Grease, oil and sand interceptors shall be provided when, in the opinion of the Superintendent, they are necessary for the proper handling of liquid wastes containing grease in excessive amounts or any flammable wastes, sand and other harmful ingredients, except that such interceptors shall not be required for private living quarters or dwelling units. All interceptors shall be of a type and capacity approved by the Superintendent and shall be located as to be readily and easily accessible for cleaning and inspection.
Grease and oil interceptors shall be constructed of impervious materials capable of withstanding abrupt and extreme changes in temperatures. They shall be of substantial construction, watertight and equipped with easily removable covers which, when bolted in place, shall be gastight and watertight.
Where installed, all grease, oil and sand interceptors shall be maintained by the owner, at his expense, in continuously efficient operation at all times and shall be readily accessible and open to inspection by the Superintendent at any time.
The admission into the public sewers of any waters or wastes having a five-day biochemical oxygen demand greater than 300 milligrams per liter, or containing more than 350 milligrams per liter of suspended solids, or containing more than 15 milligrams per liter of chlorine requirement, or containing any quantity of substances having the characteristics described in § 115-45, or having an average daily flow greater than 2% of the average daily sewage flow of the Village shall be subject to the review and approval of the Engineer or Superintendent. Where necessary, in the opinion of the Engineer or Superintendent, the owner shall provide, at his expense, such preliminary treatment as may be necessary to reduce the biochemical oxygen demand to 300 milligrams per liter and the suspended solids to 350 milligrams per liter by weight, or reduce the chlorine requirements to 15 milligrams per liter, or reduce objectionable characteristics or constituents to within the maximum limits provided for in § 115-45, or control the quantities and rates of discharge of such waters or wastes. When pretreatment standards are adopted by the United States Environmental Protection Agency and the New York State Department of Environmental Conservation for any given class of industries, then such industries must immediately conform to the timetable for adherence to these standards. Plans, specifications and any other pertinent information relating to proposed preliminary treatment facilities shall be submitted for the approval of the Engineer and of the New York State Department of Environmental Conservation, and no construction of such facilities shall be commenced until said approvals are obtained in writing. Failure to comply with one or more of the remedial procedures as required by the Engineer or Superintendent will constitute a violation of this chapter.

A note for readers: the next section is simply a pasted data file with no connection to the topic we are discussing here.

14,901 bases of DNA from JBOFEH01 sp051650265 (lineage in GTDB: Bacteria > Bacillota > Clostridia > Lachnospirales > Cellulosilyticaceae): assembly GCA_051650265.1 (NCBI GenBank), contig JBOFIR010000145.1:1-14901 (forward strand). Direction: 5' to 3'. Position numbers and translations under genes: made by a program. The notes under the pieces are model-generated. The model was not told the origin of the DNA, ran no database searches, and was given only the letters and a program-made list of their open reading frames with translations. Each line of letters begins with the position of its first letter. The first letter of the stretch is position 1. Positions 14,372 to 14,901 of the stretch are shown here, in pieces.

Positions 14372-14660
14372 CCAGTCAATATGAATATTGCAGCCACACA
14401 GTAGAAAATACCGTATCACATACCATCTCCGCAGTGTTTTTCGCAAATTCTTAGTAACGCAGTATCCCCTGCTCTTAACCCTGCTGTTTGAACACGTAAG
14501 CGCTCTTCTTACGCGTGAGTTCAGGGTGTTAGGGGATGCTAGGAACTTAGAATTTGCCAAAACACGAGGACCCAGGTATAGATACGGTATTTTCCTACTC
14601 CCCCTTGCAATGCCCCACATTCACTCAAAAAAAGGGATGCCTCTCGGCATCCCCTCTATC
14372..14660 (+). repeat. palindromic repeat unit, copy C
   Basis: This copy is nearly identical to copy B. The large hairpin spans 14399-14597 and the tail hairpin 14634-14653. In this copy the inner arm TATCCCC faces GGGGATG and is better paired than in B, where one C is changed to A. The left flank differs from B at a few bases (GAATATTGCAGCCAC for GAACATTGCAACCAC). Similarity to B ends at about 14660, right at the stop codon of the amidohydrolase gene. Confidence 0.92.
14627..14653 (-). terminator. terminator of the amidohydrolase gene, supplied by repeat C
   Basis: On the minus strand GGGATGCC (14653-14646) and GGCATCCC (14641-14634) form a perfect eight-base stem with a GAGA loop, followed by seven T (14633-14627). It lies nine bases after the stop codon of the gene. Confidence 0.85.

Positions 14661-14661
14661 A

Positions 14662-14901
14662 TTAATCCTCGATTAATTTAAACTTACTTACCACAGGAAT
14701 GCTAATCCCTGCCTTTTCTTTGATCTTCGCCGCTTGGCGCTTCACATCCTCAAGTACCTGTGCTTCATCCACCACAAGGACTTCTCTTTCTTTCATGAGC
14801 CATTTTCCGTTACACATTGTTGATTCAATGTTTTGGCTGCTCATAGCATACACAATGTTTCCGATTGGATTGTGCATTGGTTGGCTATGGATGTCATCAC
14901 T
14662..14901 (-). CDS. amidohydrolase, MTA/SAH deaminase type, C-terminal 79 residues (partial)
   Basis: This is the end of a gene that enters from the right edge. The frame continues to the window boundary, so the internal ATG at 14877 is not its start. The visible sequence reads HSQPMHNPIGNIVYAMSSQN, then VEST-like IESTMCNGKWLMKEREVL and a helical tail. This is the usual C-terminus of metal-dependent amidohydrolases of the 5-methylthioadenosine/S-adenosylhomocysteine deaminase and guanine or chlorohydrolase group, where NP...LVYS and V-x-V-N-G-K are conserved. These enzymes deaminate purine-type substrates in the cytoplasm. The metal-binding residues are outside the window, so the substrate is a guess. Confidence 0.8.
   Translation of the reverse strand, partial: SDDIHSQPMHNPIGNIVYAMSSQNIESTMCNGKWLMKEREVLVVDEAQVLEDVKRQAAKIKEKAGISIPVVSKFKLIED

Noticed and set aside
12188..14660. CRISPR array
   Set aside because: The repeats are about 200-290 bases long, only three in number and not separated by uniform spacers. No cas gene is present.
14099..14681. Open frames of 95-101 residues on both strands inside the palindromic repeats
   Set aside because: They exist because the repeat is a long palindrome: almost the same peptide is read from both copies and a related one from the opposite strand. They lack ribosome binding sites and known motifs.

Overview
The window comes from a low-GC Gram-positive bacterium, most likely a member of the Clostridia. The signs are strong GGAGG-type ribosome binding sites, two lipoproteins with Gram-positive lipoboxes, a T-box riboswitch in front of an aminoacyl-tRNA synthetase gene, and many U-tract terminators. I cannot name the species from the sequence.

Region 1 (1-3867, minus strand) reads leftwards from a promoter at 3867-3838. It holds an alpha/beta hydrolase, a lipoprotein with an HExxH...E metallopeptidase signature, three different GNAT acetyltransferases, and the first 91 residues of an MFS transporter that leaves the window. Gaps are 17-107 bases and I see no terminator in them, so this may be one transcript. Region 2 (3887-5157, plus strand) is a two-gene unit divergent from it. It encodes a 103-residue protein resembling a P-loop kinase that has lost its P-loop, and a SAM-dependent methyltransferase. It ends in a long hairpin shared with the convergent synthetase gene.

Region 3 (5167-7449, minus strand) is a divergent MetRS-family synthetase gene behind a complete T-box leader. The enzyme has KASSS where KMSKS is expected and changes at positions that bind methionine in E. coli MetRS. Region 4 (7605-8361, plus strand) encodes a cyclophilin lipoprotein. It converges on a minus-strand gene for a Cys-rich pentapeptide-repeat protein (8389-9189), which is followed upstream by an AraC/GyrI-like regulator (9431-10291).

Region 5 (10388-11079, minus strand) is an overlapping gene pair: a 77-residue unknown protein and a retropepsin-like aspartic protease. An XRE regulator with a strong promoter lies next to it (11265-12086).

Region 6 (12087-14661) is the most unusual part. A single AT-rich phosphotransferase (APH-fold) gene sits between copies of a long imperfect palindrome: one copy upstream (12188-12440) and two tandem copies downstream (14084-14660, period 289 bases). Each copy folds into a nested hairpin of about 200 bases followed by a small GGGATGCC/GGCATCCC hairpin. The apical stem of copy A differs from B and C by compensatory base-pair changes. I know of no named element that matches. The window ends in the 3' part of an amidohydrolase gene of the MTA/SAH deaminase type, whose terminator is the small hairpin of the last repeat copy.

Where preliminary treatment or flow equalizing facilities are provided for any waters or wastes, they shall be maintained continuously in satisfactory and effective operation by the owner at his expense.
When required by the Superintendent, the owner of any property served by a building sewer carrying industrial wastes shall install a suitable control manhole, together with such necessary meters and other appurtenances in the building sewer, to facilitate observation, sampling and measurement of the wastes. Such manhole, when required, shall be accessibly and safely located and shall be constructed in accordance with plans approved by the Superintendent. The manhole shall be installed by the owner at his expense and shall be maintained by him so as to be safe and accessible at all times.
The Superintendent may require a user of sewer services to provide information needed to determine compliance with this chapter. These requirements may include:
Wastewaters discharge peak rate and volume over a specified time period.
Chemical analyses of wastewaters.